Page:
This summer, we’ve been examining the tools available to you to perform the best possible research at IU East – from broadly applicable general techniques to in-depth tools for specific disciplines. This week, we’ll explore the fine arts.
Fine arts is a broad subject, including the graphic arts, music, and performance art. You might be looking at a specific creator, or a creation. Or, you might be exploring a technique, instead. We have plenty of good arts databases for examining theory, execution, or artist. Some, like JSTOR, Humanities International Index, or ProQuest Arts are good for any of the fine arts.
Others are more specific – ones like International Index to Performing Arts, Film Index International, Garland Encyclopedia of World Music Online, or International Index to Music Periodicals are all excellent choices. And the Oxford databases – Oxford Art Online and Oxford Music Online – include detailed artist biographies (and extensive galleries of artwork), in addition to articles on theory, technique, style, or time period. They also have digitized versions of major reference sources like Grove Dictionary of Art, The Concise Oxford Dictionary of Art Terms, Encyclopedia of Aesthetics, The Oxford Companion to Western Art, the Grove Dictionary of Music, The Oxford Dictionary of Music, The Oxford Companion to Music, and the Encyclopedia of Popular Music. All of our arts databases are listed here.
So, if we had a question about technique like “What prompted the use of metal plates in the development of intaglio printmaking?” we might form a search like this:
You can see that we are searching for the three main concepts in the question, although we are using several synonyms to make sure we don’t miss good articles. We would use the same structure for a question about a person or artwork as well – so if our question was “What were some of the effects of the ‘Mighty Five’ group of composers on Russian music (but not their effect on music elsewhere in Europe)?” this would be a good search:
Although it looks more time-consuming to type in a search this way, the quality of your results will be much closer to what you want than just typing “intaglio” or “mighty five” and hoping for the best – so you’ll save a lot of time searching through irrelevant results.
But, of course, the study of fine art has needs that are unique to the discipline – after all, of what value is a three thousand word essay on a symphony or piece of artwork, if you can’t hear or see it? So there are several special sources for this type of material.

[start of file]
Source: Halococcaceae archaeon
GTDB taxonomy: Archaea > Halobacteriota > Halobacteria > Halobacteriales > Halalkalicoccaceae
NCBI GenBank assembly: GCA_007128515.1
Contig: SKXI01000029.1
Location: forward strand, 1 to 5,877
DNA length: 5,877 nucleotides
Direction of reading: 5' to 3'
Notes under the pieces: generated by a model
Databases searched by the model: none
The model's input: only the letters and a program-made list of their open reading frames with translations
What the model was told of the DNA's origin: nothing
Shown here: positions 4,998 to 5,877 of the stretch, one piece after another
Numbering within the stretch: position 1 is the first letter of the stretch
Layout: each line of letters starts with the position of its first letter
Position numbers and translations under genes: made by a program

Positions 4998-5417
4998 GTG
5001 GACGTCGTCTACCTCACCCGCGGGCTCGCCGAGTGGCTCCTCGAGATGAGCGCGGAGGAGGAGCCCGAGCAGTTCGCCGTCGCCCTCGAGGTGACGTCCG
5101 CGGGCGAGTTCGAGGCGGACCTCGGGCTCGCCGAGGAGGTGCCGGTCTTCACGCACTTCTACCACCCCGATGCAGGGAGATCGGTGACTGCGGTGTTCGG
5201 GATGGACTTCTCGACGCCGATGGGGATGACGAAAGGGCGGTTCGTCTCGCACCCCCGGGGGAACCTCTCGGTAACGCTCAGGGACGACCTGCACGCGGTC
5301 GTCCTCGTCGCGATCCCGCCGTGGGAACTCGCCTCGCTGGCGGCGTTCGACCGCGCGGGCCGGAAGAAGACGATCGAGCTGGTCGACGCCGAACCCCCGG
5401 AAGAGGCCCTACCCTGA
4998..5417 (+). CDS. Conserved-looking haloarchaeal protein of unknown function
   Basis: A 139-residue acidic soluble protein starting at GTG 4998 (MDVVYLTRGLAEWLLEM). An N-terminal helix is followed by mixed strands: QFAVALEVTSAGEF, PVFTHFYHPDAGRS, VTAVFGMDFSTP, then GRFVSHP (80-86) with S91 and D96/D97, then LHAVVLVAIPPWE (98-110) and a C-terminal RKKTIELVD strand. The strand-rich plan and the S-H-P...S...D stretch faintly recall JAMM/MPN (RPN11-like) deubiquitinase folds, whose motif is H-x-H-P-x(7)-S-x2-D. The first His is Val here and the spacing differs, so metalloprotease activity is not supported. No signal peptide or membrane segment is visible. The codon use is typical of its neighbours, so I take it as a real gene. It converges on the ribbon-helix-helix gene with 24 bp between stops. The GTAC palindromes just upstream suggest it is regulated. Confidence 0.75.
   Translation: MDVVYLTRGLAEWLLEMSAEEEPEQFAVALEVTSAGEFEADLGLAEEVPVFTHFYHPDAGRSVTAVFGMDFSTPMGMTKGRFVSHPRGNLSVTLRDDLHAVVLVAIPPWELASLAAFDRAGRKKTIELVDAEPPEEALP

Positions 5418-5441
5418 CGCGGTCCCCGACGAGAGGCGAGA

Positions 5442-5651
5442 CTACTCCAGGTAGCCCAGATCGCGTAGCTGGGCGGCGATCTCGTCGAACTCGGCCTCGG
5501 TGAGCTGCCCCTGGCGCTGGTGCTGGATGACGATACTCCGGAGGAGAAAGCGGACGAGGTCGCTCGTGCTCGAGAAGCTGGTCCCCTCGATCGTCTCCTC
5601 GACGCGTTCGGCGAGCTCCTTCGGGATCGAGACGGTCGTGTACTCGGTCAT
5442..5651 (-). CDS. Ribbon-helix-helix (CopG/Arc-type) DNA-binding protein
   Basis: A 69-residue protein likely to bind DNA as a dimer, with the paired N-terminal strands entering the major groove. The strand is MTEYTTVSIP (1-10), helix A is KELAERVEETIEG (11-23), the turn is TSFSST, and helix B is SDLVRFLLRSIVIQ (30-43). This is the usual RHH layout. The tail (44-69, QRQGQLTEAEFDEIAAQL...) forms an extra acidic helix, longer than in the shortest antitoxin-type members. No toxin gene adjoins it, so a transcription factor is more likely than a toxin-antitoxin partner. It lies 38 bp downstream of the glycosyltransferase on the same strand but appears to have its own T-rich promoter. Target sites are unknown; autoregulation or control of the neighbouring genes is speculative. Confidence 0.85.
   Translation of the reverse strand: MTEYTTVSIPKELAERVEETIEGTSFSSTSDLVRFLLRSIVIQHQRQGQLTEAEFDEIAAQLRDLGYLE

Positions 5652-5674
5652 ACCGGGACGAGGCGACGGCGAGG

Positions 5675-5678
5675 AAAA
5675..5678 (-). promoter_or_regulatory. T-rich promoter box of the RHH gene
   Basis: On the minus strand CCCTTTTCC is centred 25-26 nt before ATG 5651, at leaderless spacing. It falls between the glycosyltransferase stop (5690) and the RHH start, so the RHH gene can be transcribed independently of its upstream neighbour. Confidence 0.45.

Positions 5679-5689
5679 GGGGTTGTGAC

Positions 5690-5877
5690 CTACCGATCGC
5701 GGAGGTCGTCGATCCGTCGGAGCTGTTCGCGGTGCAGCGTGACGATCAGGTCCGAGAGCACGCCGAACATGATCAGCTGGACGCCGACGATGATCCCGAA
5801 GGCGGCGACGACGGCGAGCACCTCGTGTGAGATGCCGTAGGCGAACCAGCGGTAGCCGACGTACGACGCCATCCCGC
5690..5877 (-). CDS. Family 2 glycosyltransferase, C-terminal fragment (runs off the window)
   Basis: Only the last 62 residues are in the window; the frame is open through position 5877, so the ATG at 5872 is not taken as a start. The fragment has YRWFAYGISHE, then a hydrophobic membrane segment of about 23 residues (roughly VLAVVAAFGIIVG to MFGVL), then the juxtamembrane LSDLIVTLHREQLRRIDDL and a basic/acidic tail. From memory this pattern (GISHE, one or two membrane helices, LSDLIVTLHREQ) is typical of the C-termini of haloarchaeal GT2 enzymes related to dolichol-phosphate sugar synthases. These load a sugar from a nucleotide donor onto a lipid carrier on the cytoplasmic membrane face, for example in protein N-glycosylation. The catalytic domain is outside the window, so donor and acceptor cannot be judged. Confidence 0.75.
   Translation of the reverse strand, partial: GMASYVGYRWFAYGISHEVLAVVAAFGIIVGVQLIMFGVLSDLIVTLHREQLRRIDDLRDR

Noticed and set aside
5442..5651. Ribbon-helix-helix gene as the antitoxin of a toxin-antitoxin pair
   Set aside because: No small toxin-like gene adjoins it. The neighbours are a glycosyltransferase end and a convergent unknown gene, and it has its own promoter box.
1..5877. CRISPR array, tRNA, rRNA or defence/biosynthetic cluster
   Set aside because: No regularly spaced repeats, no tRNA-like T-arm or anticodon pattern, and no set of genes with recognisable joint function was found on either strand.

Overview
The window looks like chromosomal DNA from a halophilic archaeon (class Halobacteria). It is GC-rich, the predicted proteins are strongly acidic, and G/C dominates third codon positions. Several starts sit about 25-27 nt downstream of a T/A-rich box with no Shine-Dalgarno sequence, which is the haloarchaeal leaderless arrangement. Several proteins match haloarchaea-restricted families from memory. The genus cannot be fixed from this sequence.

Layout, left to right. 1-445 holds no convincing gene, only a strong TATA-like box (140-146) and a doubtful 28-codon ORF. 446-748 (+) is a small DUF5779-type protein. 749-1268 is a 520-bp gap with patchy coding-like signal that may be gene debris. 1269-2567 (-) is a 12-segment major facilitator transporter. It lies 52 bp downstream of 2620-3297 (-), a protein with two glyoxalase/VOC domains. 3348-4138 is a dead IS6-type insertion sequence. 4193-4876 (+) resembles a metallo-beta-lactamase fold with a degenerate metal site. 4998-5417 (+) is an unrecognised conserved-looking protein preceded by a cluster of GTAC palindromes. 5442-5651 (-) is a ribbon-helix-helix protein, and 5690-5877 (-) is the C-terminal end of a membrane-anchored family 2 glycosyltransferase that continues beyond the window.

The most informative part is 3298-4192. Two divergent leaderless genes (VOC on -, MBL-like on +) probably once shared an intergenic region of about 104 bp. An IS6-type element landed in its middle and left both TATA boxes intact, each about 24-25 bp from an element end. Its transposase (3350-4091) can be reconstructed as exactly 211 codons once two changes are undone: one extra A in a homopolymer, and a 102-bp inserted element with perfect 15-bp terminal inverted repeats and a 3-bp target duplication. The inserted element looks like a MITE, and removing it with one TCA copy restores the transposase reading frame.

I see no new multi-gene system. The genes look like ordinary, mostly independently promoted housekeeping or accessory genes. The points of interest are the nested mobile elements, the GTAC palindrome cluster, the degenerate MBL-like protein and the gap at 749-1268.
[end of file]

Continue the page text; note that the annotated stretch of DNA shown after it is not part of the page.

Looking at an artwork in sufficient detail is critical to art appreciation and criticism, and finding good examples can improve your art papers and your own understanding of an artist or movement. Aside from the galleries in databases like Oxford Art Online, there are a number of free image searches on the web, and many of the major search engines have dedicated picture modules. Chances are, you’ve already used something like Google Image Search, Bing Images, or PicSearch – all three allow you to limit to only large, high-resolution images. Or, try something more experimental and ‘draw’ your search with Retrievr. And if you already have a low-resolution image and want to find a better version of it, Google Image Search, Retrievr, and TinEye allow you to upload a picture (or supply a URL to one already online) and look to see if a larger version of it is available elsewhere on the web.
While you’ve no doubt listened to many popular songs on YouTube, there’s a lot of material that is much harder to find, especially for composers that are not part of modern pop culture. Naxos Music Library is a great resource for full audio for classical music – the NML is the largest online classical music database in the world. Currently, it offers streaming access to almost 100,000 CDs with nearly 1.5 million tracks, including a staggering number or rare or out-of-print songs. Hundreds of new CDs are added every month. Chances are, if you are studying music, you’ll spend a lot of time with this database.
Sometimes you need to play a piece of music yourself, or see exactly how the notes are arranged. Sheet music is ideal for this. Library Music Source is one database for this, featuring hundreds of thousands of pages of classical music, which can be downloaded in PDF. But there are other, more specialized collections, too – if you need American music, the Library of Congress offers tens of thousands of songs in a variety of historical periods. Other sources of sheet music available freely online include the Julliard School’s manuscript collection and Music Scores. They are less comprehensive, but can still be valuable tools in your music scholarship.
With so many fine arts databases available to you, you’ll be able to do great research for any project. But if you have any questions, please contact us at firstname.lastname@example.org!